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CNBC: Eli Lilly Confirms Probe by New York's Attorney General over Insulin Prices

HCCI's research on insulin prices was mentioned in a CNBC report. From the article: "The Centers for Disease Control and Prevention estimates more than 30 million Americans have diabetes. The annual cost of insulin for people with Type 1 diabetes in the U.S. nearly doubled from 2012 to 2016 to $5,700 from $2,900, according to an analysis by the nonprofit Health Care Cost Institute. Eli L...

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HCCI Insulin Report Receives Extensive Media Coverage

 HCCI's recent report on trends in rising insulin prices received additional media coverage in the last week in outlets including NBC, CBS, CNN, The New York Times, The Hill, U.S. News & World Report, and USA Today.  From CNN: "Congress and the Trump administration continue to push for a drug pricing plan and were given more ammunition Tuesday in the form of a report documenting...

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NBC News: U.S. Health Care Prices Are All Over the Map, New Study Finds

By: Maggie Fox  Why does a knee replacement cost $29,000 in Kansas but $40,000 in next-door Colorado? Health care prices are all over the map in the U.S., a new study finds. It digs deeply into the crazy pattern of health costs across the U.S. and shows there is very little consistency. The report from the Health Care Cost Institute (HCCI) finds prices for the same procedures vary by som...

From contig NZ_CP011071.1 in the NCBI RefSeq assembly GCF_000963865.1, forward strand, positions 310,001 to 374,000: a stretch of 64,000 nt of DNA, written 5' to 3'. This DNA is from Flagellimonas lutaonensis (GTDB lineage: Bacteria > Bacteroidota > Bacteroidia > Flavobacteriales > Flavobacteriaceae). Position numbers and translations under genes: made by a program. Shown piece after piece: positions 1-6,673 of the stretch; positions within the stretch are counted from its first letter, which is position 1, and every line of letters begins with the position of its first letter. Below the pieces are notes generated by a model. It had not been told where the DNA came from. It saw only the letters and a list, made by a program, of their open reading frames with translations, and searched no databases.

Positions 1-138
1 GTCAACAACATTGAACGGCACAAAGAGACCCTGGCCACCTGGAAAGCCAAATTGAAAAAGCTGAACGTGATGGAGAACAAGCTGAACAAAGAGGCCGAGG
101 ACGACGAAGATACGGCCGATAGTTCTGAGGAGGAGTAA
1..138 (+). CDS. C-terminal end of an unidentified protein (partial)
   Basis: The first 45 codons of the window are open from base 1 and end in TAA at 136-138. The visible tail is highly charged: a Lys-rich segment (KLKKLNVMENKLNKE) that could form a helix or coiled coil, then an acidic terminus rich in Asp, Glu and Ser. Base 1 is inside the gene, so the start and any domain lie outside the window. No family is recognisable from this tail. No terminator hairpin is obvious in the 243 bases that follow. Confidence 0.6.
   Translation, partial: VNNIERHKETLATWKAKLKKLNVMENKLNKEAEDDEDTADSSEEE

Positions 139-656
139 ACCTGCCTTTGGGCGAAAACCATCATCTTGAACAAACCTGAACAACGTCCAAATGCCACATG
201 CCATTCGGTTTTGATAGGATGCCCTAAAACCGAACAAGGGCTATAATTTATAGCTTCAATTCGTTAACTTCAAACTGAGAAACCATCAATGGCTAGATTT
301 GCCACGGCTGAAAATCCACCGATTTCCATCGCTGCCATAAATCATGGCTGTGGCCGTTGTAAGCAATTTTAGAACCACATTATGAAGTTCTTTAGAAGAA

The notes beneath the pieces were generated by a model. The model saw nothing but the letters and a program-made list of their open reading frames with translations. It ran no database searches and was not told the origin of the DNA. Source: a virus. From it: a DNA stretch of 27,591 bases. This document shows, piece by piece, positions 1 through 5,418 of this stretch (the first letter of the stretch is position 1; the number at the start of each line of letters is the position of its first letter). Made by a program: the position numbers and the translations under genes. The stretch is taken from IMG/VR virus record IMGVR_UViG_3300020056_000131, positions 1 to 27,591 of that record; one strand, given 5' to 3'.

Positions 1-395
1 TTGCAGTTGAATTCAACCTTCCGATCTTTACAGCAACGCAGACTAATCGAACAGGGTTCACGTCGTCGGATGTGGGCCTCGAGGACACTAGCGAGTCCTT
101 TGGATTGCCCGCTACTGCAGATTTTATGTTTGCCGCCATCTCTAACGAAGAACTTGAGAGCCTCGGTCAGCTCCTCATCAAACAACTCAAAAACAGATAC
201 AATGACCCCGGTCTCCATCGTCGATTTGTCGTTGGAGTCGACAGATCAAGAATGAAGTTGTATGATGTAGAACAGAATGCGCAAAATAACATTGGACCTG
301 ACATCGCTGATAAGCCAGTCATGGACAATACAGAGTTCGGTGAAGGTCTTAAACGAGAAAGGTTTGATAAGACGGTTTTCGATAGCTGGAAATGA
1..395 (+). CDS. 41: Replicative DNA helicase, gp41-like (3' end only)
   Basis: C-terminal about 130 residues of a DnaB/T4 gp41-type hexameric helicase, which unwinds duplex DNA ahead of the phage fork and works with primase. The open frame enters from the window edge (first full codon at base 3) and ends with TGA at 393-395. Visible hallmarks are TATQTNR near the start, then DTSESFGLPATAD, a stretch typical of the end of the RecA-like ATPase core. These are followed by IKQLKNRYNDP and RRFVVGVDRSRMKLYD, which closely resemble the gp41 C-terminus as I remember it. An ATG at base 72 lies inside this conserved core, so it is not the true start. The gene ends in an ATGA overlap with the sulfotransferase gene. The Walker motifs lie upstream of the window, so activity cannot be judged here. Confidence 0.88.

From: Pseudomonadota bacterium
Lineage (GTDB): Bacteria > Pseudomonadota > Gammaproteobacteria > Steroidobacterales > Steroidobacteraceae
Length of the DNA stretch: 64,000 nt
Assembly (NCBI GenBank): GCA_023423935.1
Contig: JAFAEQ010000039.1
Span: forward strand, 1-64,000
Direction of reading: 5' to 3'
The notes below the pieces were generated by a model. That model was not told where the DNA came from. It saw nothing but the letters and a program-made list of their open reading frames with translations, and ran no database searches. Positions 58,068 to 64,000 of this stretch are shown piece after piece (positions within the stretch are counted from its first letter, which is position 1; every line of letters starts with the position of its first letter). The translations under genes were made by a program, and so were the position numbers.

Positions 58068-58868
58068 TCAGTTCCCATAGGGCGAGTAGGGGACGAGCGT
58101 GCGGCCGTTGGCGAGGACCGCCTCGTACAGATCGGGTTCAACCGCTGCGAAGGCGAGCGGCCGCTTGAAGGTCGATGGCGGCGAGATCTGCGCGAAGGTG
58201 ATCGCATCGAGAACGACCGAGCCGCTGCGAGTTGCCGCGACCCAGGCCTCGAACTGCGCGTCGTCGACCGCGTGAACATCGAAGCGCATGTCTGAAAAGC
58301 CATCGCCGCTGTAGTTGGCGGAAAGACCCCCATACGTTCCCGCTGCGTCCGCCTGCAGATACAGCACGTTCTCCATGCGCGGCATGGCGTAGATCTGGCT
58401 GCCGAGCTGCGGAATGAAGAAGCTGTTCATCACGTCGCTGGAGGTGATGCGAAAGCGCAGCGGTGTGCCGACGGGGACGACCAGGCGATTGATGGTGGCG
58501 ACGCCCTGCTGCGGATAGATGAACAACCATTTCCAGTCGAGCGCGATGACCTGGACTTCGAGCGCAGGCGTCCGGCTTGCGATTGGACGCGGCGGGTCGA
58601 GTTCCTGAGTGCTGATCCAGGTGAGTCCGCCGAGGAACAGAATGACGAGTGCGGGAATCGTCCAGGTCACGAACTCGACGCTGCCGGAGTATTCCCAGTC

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CNBC: Health-care spending increased at a faster pace in 2015 as prices rose

By: Dan Mangan Spending on health care for people who have private insurance accelerated last year, ending a two-year period of more modest spending growth, a new study finds. In 2015, overall spending for people with private health insurance increased by 4.6 percent, according to the Health Care Cost Institute report. Most of that increase, again, was due to higher prices for prescription drugs a...

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CNBC: High-deductible plans tied to lower health use, higher out-of-pocket spending

By: Dan Mangan Your less expensive health insurance plan could cost you — even if you use less health care. People in so-called consumer-driven health plans tend to use fewer medical services than people with other types of coverage, a new study finds. But they also tend to spend substantially more out of their own pocket at the same time, both in dollar terms and as a share of their overall healt...

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CNBC: Children are using health services less - but medical costs still rising

 By: Dan Mangan Kids are going to the doctor's office and emergency rooms less often, and even using fewer prescription drugs — but overall health spending on children is still going up. A study released Monday by the Health Care Cost Institute indicates that price increases for health services and brand-name drugs were the biggest drivers of higher overall medical spending on kids from 2010 ...

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